3. Ravallion, Martin & Wodon, Quentin, 2000. "Does Child Labour Displace Schooling? Evidence on Behavioural Responses to an Enrollment Subsidy," Economic Journal, Royal Economic Society, vol. 110(462), pages C158-75, March.
    4. Orazem, Peter & Tesfatsion, Leigh S., 1997. "Macrodynamic Implications of Income Transfer Policies for Human Capital Investment and School Effort," Staff General Research Papers 1683, Iowa State University, Department of Economics.
    5. Kiefer, Nicholas M, 1988. "Economic Duration Data and Hazard Functions," Journal of Economic Literature, American Economic Association, vol. 26(2), pages 646-79, June.
    6. Ortega, Javier & Tangerås, Thomas P., 2004. "Unilingual Versus Bilingual Education System: A Political Economy Analysis," IZA Discussion Papers 1433, Institute for the Study of Labor (IZA).
    7. George Psacharopoulos & Harry Anthony Patrinos, 1997. "Family size, schooling and child labor in Peru - An empirical analysis," Journal of Population Economics, Springer, vol. 10(4), pages 387-405.
    8. Pablo Lavado & José Gallegos, 2005. "La dinámica de la deserción escolar en el Perú: un enfoque usando modelos de duración," Working Papers 05-08, Departamento de Economía, Universidad del Pacífico, revised Sep 2005.
    9. Orazem, Peter & Gunnarsson, Victoria, 2004. "Child Labour, School Attendance and Performance: A Review," Staff General Research Papers 11177, Iowa State University, Department of Economics.
    10. Gabriela Inchauste, 2000. "Educational Choices and Educational Constraints; Evidence From Bolivia," IMF Working Papers 00/42, International Monetary Fund.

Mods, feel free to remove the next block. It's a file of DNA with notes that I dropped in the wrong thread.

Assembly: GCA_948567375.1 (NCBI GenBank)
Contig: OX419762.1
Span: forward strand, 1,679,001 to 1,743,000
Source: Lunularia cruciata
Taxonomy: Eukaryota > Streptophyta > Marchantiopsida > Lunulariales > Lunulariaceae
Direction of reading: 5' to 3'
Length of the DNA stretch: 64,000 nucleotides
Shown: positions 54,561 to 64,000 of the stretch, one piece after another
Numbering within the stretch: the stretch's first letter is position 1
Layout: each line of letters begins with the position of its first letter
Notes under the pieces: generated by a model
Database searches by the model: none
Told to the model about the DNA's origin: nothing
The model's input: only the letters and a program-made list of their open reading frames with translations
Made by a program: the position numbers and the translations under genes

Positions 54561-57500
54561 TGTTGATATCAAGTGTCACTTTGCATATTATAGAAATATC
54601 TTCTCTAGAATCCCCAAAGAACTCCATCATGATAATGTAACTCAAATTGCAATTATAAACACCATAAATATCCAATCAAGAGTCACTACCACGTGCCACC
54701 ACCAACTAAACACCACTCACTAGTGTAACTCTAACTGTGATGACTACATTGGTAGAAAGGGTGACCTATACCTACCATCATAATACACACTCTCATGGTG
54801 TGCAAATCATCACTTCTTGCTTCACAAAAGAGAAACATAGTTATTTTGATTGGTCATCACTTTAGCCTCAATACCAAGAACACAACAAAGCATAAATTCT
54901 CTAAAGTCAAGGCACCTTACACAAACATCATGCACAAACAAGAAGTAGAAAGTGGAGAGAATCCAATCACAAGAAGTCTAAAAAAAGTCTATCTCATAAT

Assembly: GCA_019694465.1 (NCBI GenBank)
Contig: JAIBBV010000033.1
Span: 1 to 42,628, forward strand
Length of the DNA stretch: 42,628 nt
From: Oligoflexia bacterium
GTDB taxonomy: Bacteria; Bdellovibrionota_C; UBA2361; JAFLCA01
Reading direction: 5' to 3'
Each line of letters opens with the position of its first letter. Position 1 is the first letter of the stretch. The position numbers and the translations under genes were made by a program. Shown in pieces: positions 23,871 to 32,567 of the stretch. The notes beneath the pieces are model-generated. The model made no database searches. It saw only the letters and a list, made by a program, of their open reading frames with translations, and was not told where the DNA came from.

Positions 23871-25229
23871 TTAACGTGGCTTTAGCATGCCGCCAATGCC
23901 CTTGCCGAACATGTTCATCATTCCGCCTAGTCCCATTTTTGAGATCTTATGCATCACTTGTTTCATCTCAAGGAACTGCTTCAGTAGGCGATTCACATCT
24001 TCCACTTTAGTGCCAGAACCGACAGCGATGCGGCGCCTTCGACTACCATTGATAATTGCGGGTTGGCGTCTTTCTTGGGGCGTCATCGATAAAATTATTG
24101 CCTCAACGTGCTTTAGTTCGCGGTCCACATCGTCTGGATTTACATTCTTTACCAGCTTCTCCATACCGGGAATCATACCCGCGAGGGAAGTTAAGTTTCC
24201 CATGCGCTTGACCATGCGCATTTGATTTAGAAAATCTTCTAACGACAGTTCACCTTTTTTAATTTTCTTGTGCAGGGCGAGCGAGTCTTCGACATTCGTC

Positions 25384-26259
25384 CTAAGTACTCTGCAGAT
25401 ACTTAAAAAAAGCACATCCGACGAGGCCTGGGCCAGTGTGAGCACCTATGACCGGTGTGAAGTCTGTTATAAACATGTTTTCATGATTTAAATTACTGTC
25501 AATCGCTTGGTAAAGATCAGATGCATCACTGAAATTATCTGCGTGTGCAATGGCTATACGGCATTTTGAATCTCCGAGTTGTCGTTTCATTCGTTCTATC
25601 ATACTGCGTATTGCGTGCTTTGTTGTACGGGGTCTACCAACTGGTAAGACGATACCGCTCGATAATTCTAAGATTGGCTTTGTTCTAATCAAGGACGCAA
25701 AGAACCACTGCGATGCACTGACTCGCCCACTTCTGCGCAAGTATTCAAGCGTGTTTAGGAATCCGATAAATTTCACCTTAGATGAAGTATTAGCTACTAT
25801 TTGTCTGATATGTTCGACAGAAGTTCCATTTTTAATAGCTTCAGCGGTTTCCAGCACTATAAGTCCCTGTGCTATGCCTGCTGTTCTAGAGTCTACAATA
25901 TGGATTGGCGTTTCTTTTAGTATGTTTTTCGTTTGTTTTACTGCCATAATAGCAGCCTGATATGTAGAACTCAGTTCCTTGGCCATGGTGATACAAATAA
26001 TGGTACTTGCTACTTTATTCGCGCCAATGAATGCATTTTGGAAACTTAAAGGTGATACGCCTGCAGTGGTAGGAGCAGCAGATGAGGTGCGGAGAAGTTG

Full references (including those not matched with items on IDEAS)

    This item is not listed on Wikipedia, on a reading list or among the top items on IDEAS.

    When requesting a correction, please mention this item's handle: RePEc:pcp:pucwps:wp00324. See general information about how to correct material in RePEc.

    For technical questions regarding this item, or to correct its authors, title, abstract, bibliographic or download information, contact: ()

    If you have authored this item and are not yet registered with RePEc, we encourage you to do it here. This allows to link your profile to this item. It also allows you to accept potential citations to this item that we are uncertain about.

    If references are entirely missing, you can add them using this form.

    If the full references list an item that is present in RePEc, but the system did not link to it, you can help with this form.

    If you know of missing items citing this one, you can help us creating those links by adding the relevant references in the same way as above, for each refering item. If you are a registered author of this item, you may also want to check the "citations" tab in your profile, as there may be some citations waiting for confirmation.

    Please note that corrections may take a couple of weeks to filter through the various RePEc services.

    This information is provided to you by IDEAS at the Research Division of the Federal Reserve Bank of St. Louis using RePEc data.